Manuel Carreira: Faith, Science, and Astrophysics

Manuel Carreira: Faith, Science, and Astrophysics,

The intersection of religion and science is vividly embodied in the figure of Father Manuel Carreira. Trained in fields as varied as Theology and Physics, his life and work stand as evidence of the harmonious dialogue between church doctrine and the scientific world.

Father Manuel Carreira: A Journey Through Aerospace Science and Ecclesiastical Faith

Father Manuel Carreira received his training in Philosophy at the University of Comillas and in Theology at Loyola University in Chicago. He also holds a master’s degree in Physics from John Carroll University in Cleveland and a Ph.D. in the same field from Catholic University in Washington. His focus was on Cosmic Rays and was supervised by Nobel Prize winner in Physics, Clyde Cowan, the discoverer of the neutrino. Father Carreira has held roles as a professor and has significantly contributed to the field of astrophysics and aerospace technology.

Manuel Carreira was born in Valdomiño (A Coruña) in 1931, where his mother worked as a teacher. However, he spent his childhood in Vilalba. He moved to the United States in 1957 and remained there until his retirement in 2007 when he returned to Spain.

Since then, he has traveled throughout Spain giving lectures, including one at the parish of La Soledad, commemorating the 150th anniversary of Darwin’s ‘The Origin of Species’.

How has the church’s stance on Evolution evolved?

The Church does not position itself as a judge of evolutionary and biological processes. Its mission is to emphasize the undeniable existence of a Creator, essential for the conception of the Universe.

The presence of a higher entity that grants matter its essential properties to operate according to its rules is undeniably recognized by church doctrine, an idea reaffirmed by Saint Thomas.

The church does not pronounce a specific dogma concerning the creation of living entities or stars. There’s no conflict with theology as long as it does not intervene in matters of the origin of life, a domain belonging to Biology and supported by fossil discoveries.

What do you think of religious groups advocating for a return to creationism?

These groups are not part of the Catholic tradition. They are fundamentalists, primarily based in the United States, who claim that the Scriptures are a source of scientific knowledge.

This claim is incorrect, just as its opposite is: Science does not have the ability to confirm or deny the existence of God since there isn’t an experiment that can validate or refute it.

When do Faith and Science become incompatible?

Harmony endures as long as both maintain their autonomy. Faith addresses questions that Science isn’t equipped to answer, acknowledging its own limitations: aspects such as reflection and creativity come from a source beyond matter, attributed to divinity.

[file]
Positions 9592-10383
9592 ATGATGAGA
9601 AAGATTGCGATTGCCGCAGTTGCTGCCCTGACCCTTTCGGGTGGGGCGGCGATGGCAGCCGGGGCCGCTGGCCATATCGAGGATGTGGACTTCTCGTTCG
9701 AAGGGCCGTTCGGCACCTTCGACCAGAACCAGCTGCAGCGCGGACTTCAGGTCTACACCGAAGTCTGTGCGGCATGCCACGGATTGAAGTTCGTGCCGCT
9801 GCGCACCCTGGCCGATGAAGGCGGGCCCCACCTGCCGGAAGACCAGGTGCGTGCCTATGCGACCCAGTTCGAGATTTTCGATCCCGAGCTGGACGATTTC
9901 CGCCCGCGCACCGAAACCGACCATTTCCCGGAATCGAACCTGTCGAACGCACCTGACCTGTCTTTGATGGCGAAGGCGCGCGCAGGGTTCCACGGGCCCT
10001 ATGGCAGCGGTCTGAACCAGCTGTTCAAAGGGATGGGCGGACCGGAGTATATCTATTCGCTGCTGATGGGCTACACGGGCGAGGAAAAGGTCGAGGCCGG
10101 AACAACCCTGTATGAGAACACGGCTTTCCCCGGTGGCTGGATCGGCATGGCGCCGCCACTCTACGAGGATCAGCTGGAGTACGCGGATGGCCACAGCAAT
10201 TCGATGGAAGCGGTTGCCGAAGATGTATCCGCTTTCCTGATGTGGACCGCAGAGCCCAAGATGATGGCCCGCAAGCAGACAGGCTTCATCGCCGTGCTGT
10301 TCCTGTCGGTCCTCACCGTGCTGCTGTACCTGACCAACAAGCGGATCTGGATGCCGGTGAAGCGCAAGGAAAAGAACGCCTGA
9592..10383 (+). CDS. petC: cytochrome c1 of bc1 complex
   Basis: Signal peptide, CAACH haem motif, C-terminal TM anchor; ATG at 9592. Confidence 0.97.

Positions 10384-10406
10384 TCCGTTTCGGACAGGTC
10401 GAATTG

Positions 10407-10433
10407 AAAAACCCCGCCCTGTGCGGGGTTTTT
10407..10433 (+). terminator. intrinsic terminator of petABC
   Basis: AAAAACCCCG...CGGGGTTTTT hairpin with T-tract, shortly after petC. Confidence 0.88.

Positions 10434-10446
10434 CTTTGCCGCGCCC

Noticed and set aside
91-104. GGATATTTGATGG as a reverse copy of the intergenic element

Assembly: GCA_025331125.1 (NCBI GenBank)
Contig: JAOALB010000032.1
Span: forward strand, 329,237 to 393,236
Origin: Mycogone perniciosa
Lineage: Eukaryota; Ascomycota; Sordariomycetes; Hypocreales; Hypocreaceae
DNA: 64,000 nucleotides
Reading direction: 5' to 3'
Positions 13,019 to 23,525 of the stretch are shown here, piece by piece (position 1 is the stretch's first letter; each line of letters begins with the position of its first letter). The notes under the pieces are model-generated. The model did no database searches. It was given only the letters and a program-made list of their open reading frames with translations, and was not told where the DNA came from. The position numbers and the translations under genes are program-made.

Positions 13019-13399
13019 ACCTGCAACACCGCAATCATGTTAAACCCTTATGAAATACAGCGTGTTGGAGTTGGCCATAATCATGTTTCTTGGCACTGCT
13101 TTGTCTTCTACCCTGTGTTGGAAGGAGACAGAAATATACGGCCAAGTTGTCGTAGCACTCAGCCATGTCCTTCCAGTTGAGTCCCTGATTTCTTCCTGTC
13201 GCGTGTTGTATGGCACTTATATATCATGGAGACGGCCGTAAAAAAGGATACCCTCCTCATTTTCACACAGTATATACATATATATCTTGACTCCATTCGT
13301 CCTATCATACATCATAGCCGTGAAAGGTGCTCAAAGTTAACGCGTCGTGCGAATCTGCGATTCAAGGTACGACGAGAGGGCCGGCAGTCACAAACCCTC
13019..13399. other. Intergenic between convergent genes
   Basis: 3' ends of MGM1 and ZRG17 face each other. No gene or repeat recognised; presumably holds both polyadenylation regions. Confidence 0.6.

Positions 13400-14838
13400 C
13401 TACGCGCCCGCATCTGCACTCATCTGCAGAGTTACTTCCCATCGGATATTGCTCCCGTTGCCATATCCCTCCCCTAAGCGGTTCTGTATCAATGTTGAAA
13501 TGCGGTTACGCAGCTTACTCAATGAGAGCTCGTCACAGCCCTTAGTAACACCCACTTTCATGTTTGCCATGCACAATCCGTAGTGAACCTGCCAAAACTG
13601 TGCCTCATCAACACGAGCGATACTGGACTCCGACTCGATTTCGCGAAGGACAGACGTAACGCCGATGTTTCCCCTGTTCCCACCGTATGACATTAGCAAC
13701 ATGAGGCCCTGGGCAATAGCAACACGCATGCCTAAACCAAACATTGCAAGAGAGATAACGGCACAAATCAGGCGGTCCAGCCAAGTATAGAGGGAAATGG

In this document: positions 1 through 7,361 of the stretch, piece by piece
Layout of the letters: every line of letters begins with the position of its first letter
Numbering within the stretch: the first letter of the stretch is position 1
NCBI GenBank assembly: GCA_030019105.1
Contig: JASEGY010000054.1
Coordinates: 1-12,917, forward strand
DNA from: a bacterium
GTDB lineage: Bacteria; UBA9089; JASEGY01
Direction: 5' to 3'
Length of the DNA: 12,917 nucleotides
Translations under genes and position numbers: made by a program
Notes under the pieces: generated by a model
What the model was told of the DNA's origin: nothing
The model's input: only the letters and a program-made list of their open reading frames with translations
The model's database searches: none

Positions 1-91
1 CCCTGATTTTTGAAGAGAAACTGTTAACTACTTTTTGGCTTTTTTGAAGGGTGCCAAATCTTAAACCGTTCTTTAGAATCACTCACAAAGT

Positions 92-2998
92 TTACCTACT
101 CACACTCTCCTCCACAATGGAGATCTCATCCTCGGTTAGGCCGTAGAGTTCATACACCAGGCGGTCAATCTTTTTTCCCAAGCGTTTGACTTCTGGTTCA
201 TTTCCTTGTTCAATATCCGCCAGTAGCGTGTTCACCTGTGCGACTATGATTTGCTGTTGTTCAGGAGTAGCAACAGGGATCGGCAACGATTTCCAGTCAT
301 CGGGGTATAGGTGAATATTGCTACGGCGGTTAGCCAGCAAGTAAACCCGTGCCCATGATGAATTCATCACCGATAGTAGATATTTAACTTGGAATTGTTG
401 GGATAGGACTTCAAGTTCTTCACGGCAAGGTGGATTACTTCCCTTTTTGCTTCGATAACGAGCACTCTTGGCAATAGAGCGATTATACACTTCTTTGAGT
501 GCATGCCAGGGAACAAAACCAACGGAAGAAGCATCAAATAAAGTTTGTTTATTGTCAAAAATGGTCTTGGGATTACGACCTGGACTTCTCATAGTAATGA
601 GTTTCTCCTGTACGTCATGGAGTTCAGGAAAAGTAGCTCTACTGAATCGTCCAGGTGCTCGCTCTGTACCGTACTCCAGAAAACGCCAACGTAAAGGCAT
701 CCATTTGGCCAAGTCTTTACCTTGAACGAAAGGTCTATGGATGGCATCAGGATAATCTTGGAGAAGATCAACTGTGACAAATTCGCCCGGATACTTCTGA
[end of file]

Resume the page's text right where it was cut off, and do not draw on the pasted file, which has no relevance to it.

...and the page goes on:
How does a scientist interpret miracles?

Miracles should be analyzed through the lens of historically verified facts. If a miracle is recorded, it remains unexplained logically because it originates from God’s divine power.

Such events don’t negate science. If I hold a pencil, there isn’t a method to predict whether I will drop it or not, and this doesn’t question scientific foundations.

From a faith perspective, how do you view the existence of life on other planets?

I see it as a possibility since we currently lack concrete evidence to confirm it. It leans more towards speculation, in the realm of science fiction literature.

I’m surprised so much effort goes into this discussion when we still have mysteries on our own planet. From a theological viewpoint, there are no barriers to the idea that beings might exist in other parts of the universe.

You, being an expert in astrophysics, have been involved in space missions.

I participated in projects related to NASA. Since I am not an American citizen, I wasn’t on their payroll but collaborated as an external expert.

I contributed to the development of a gamma radiation detector and a high-energy device for a satellite that emits light through optical fibers.

It might seem unusual for a cleric to work in these fields. It would be, had I not earned a master’s and a doctorate in Physics from prestigious American institutions, and if I weren’t in a position conducive to collaborating with NASA.

If the Holy Shroud belonged to Alexander the Great, there would be no doubts about its authenticity.

Does science confirm the validity of relics, and what does this mean for the Church?

Relics are viewed as significant archaeological items. Through scientific methods, one can determine their age or specific location, linking them to historical events or figures.

However, in cases like the Shroud of Turin, scientific conclusions raise more questions than they answer. If it were associated with a figure like Alexander the Great, there might be no skepticism.

There is more evidence supporting the Shroud of Turin than many other artifacts. Acknowledging it means accepting Christ as a genuine historical figure. Some people, due to biases or personal beliefs, dismiss any proof, a stance that challenges scientific thinking.

Regarding research, the Vatican’s positions appear to be cautious, especially on topics like stem cell research.

The Church does not oppose progress. Its mission is to uphold the inherent value of humans, who should never be treated merely as experimental subjects. Certain ethical boundaries should not be crossed; memories of the heinous acts by doctors during the Nazi regime still linger.

Is there any stance that remains unchanged?

Absolutely steadfast. Human dignity is non-negotiable and should not be compromised for the benefit of others. Society operates for the individual, as does science.

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We thank journalist Ana Baena in Vigo, Spain, for her invaluable contribution to this interview for the website.